“We recognize if we don’t connect with the next generation of fans, we are dead” – Sam Kennedy, Red Sox Chief Operating Officer
For over a century, baseball has been one of America’s favorite pass-times. Major League Baseball (MLB) saw record revenues of approximately $9B last year. Team’s valuations are at an all-time high and most have shown double-digit growth for many years. With nearly $400M in annual revenue and a valuation of over $2B, the Boston Red Sox sit towards the top of this money-producing industry.
BUT, the game hasn’t changed much, the customer experience at the ballpark has remained flat, and younger generations are losing interest.
Red Sox leadership has recognized that in order to drive sustainable growth they must connect with the next generation of fans in ways they most desire. Engaging the next generation will likely require a different experience and a unprecedented level of integration into the fans’ lives. As a result, the Red Sox have made investments in digital innovations that allow them to connect with fans more effectively. Most notable, last year the team unveiled a mobile application that syncs with users while they are at the ballpark. Fans can order food and memorabilia to their seats, watch instant replays from camera angles not shown on TV, and can even use an interactive stadium map to find the nearest restroom or food stand.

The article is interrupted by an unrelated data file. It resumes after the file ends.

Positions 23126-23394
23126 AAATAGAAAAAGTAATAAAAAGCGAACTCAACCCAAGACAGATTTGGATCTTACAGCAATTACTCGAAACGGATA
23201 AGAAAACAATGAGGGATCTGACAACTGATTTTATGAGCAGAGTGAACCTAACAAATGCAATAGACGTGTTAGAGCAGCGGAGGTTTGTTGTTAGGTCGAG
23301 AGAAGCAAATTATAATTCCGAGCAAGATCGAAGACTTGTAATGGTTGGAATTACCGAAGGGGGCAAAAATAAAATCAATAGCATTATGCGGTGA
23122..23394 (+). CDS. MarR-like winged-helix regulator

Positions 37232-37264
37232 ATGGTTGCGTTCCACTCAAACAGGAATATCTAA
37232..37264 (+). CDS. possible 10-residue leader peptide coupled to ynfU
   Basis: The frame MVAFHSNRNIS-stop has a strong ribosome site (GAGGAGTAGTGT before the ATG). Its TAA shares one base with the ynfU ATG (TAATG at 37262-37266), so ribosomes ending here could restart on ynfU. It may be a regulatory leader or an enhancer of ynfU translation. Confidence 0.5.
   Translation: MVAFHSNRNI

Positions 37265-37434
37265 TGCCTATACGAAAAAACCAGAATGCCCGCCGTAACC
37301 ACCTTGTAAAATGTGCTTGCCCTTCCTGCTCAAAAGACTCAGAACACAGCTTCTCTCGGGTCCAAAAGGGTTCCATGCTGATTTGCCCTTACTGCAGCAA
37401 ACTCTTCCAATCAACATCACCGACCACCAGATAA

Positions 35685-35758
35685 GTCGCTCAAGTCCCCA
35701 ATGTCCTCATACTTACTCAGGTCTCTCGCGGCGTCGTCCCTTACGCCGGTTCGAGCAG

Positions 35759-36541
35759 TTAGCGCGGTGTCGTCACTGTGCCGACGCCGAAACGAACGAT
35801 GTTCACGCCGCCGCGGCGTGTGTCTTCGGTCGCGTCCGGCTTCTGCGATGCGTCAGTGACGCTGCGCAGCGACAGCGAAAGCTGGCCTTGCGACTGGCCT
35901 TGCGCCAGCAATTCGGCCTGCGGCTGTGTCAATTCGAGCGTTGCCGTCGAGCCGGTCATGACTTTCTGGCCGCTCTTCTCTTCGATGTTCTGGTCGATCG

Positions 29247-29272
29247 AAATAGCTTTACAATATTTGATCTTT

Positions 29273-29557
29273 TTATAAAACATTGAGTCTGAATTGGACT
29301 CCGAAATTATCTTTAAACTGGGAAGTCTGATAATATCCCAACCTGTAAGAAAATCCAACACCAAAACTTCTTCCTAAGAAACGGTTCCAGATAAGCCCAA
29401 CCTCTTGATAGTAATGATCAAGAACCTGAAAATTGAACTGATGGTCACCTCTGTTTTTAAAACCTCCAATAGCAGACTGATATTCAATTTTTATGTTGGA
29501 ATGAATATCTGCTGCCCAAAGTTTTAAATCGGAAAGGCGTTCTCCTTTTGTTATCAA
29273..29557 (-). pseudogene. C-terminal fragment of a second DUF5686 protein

The technology not only provides benefit to the fans, but also allows the Red Sox to capture more value from its customers. The team can currently leverage this technology to provide seat upgrades if the stadium is not filled to capacity, provide food and memorabilia coupons, and send ticket offers to fans that have not been to a game in a while.
As the Red Sox improve this technology there will be an even greater opportunity to both provide and capture value. Imagine a scenario where fans can see, in real-time, which food vendor has the shortest wait time. The fan misses less of the game, crowds are more evenly distributed across vendors, and the team can sell more food to more people, faster. Using data collected from repeat users the Red Sox could also leverage this technology to send recommendations based on previous purchasing behavior and/or track each individual fan’s preferences, favorite players, etc. The opportunities are endless.
Baseball will always be baseball, but the experience will undoubtedly improve. The Red Sox – and Major League Baseball more broadly – must continue to transform how they interact with fans. By using digital innovations like the ones mentioned above, the Red Sox can better connect (literally and figuratively) with its customers.
There are still many more opportunities for the Red Sox to leverage technology in order to improve customer experience, but I believe they are heading the right direction and I am excited to see how this landscape evolves in the future.